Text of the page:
The musical technology student occasionally volunteered at a shelter in his Irvington, Indiana, neighborhood, east of Indy, called the Julian Center. The non-profit agency offered a safe refuge for folks dealing with violence, instead of love, handed out by those they trusted most. Despite his own shallow student pockets, Tomori’s imagination soared to the tune of a pizza dream for people hurting for some hope and a comforting meal.
The African immigrant, who sports a pizza tattoo and considers his favorite edible an “enduring symbol of love,” describes pizza as the quintessential comfort food. During a grad school internship creating a Pizza Hut ad campaign, Tomori fully grasped the worldwide explosion of pizza passion. “I noticed posts on Twitter like ‘I love you more than pizza.’ An ad for a domestic abuse shelter depicted a woman calling up a pizzeria and instead of ordering, she simply said, 'Send help!' I realized I needed to change my approach to life—and LOVE sounded like good place to start.”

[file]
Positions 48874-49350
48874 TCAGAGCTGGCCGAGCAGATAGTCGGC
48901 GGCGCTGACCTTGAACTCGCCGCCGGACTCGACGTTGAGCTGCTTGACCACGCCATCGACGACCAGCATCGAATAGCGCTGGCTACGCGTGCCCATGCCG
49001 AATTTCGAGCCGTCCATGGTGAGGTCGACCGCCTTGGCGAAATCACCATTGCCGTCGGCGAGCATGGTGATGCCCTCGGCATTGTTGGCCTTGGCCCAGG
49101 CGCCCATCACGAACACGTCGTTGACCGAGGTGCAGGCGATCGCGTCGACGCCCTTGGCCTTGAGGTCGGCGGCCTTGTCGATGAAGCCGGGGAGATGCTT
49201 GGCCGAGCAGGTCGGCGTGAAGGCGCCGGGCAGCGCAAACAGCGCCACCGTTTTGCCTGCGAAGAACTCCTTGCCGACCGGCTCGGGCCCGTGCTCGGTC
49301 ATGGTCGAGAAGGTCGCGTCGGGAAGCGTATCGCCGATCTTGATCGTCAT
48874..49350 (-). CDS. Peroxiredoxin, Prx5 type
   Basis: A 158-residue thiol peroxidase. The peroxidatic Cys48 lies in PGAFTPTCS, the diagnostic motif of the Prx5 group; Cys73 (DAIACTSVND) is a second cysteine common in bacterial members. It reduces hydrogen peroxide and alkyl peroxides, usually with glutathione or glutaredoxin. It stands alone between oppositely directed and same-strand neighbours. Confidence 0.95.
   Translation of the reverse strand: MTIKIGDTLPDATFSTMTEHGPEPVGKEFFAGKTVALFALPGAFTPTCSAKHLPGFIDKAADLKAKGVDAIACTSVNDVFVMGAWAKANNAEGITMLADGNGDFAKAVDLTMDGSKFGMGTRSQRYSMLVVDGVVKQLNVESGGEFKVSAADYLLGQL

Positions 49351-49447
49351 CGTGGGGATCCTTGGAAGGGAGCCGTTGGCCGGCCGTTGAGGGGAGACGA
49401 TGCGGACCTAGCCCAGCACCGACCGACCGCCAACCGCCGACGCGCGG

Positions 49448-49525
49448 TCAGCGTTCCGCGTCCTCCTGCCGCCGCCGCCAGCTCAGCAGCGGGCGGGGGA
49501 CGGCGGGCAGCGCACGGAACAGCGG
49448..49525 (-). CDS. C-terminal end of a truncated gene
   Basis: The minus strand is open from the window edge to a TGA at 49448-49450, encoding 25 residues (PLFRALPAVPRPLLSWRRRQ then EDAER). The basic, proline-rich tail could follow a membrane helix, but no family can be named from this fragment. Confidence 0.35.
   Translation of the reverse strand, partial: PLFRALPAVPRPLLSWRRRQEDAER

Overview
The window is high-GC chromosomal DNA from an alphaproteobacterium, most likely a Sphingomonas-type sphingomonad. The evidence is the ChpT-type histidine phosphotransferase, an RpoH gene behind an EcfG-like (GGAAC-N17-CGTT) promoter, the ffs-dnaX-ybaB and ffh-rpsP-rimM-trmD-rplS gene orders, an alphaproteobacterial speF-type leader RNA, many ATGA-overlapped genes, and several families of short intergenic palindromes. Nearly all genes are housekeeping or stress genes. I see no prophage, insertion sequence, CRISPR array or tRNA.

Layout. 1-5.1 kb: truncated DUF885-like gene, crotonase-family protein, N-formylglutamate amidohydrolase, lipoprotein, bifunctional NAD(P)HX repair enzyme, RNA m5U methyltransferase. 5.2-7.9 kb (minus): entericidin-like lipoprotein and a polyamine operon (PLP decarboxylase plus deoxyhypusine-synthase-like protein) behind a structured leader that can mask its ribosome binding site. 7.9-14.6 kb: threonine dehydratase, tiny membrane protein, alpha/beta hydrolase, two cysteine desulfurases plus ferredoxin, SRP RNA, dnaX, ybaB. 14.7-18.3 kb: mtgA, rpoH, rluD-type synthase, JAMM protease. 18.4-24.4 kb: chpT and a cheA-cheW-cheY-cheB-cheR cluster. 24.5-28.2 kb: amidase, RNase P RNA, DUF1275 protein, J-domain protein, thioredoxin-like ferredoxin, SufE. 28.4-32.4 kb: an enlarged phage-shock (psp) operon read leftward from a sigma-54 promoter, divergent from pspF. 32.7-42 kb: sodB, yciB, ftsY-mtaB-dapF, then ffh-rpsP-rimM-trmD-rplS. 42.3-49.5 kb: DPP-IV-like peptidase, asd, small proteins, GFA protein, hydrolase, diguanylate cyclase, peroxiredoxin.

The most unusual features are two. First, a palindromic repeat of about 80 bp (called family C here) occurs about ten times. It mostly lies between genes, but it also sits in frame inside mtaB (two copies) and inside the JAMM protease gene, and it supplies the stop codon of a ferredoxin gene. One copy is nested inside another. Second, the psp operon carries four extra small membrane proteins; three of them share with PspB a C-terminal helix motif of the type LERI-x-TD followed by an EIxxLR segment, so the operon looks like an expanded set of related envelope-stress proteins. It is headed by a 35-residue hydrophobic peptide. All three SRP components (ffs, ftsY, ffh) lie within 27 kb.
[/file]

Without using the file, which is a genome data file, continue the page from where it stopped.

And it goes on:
But the Nigerian whiz kid and his volunteer band did much more than share pizza with their grateful shelter neighbors. “We made Valentine’s cards with the kids and helped out in the kitchen,” Tomori recalls during a phone conversation from his new home in Oakland, California. Since graduating and moving to Oakland, Tomori runs his own business, endearingly named PizzaLabs. The pizza-fueled entrepreneur develops interactive multi-media presentations for museums and schools. He works with his girlfriend, who he met back in Indy while recruiting volunteers for his “Valentine’s Day Miracle.” “I sent a pizza over to her after-hours school art program and then I invited her to join my team. It’s literally true that pizza brought us together,” he explains.